“The Boks are not “on the right road” and some serious re-assesment is required.”
Dan Retief, City Press
“There needs to be acknowledgement of the reality that the All Blacks are just better at almost every facet that goes into making up a successful rugby team. When it comes to attitude, ambition and achievement, the All Blacks are way out in front.”
These words were penned in an article I wrote in late 2012 – a year ago.
And with the Springboks again having been vanquished by the All Blacks in their two matches this year, the undeniable fact is that those words are still relevant.
There was a justifiable outcry when erroneous action against Bismarck du Plessis corrupted the first test in Auckland. But there is no getting away from the fact that at Ellis Park the All Blacks underlined their superiority. This in spite of them having to get through two crucial periods of 10 minutes in the second half with only 14 men.
The Springboks could take some encouragement from the fact that they scored four tries against the world’s number one side, but there was much to be downhearted about.
The Springbok performance was riddled with errors in areas where they are meant to be strong and, but for the scrums, where the new law applications are playing into South Africa’s hands, there is much to be concerned about looking ahead to the 2015 World Cup.
It is my contention that the Springboks are not “on the right road” and that some serious reassessment is required.
There are obvious worries over one lock position, centre, tighthead prop and whether the mix of the loose forwards is correct.
But to me the biggest question is whether Morné Steyn is the right fly half to unlock the vibrancy that lies dormant in the Springbok back line.
This is not to say that Steyn is not a good player. The fact that he is arguably the game’s most accurate goalkicker makes a compelling case for him to stay in the No 10 jersey.
His supporters will point out that two of the Springboks’ tries came from miss-out passes he executed skilfully, one each to Vermeulen and Louw, but it cannot be argued that he lacks variation. He lacks this both in his kicking out of hand and in carrying and passing the ball.
Steyn tends to either pass or kick – he hardly ever breaks or carries the ball to the line. He does not attempt to play the loose forwards into the game, probe the blindside, vary the depth or width of where he receives the ball or bring to bear the full arsenal of kicks available to him.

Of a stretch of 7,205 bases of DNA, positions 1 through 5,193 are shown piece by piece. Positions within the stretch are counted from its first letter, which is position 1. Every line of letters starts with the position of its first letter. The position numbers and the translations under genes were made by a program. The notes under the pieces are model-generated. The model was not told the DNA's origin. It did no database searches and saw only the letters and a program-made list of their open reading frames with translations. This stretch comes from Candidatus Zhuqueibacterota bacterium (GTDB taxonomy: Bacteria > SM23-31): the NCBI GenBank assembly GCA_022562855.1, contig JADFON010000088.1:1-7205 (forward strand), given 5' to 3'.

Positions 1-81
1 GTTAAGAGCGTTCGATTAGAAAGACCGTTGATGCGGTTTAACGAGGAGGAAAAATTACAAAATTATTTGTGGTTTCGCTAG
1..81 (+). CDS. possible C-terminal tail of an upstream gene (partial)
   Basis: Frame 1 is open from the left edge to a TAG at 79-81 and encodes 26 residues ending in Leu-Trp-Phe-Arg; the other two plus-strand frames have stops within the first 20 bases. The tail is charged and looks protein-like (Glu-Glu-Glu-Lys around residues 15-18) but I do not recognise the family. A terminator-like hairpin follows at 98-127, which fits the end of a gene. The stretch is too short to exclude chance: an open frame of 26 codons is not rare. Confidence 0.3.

Steyn’s predictability is one of the reasons the Springboks tend to run their outside backs into the touchline. Opposition defences drift off him, as they do not fear him doing something different.
The All Blacks have an array of attack-minded fly halves to fall back on – from Dan Carter to Aaron Cruden, Beauden Barrett and Tom Carter. But the Springboks are stuck in a stilted pattern – perhaps best illustrated by imagining what it would be like having one of the Kiwi fly halves running on to the ball so adroitly distributed by Fourie du Preez.
The question of a kicker versus a runner is almost as old as Springbok rugby itself – Piet Visage or Jannie Barnard? Gerald Bosch or Gavin Cowley? Naas Botha or Hennie le Roux? The default position has always been the former.
Too easily decoded pattern
But the game has changed. The IRB wants it to be more of a spectacle. Carrying, passing and running with the ball is being encouraged and I believe it is time for the Springboks to move on; to set the tone rather than try to beat the All Blacks with a pattern that has worked in the past, but which is now too easily decoded.
On the forthcoming tour, it might well be time to let Patrick Lambie have his head rather than put him in a straitjacket; perhaps Johan Goosen will be ready, with the same proviso, to develop a bold pattern in which Willie le Roux comes into the fly half channel more often or the likes of Elton Jantjies, Handré Pollard or Demetri Catrakilis try to add an attacking dimension.
What is missing is that element of surprise and the time to seek it is now, while mistakes can still be made, tolerated and rectified.
In 2015, it will be too late.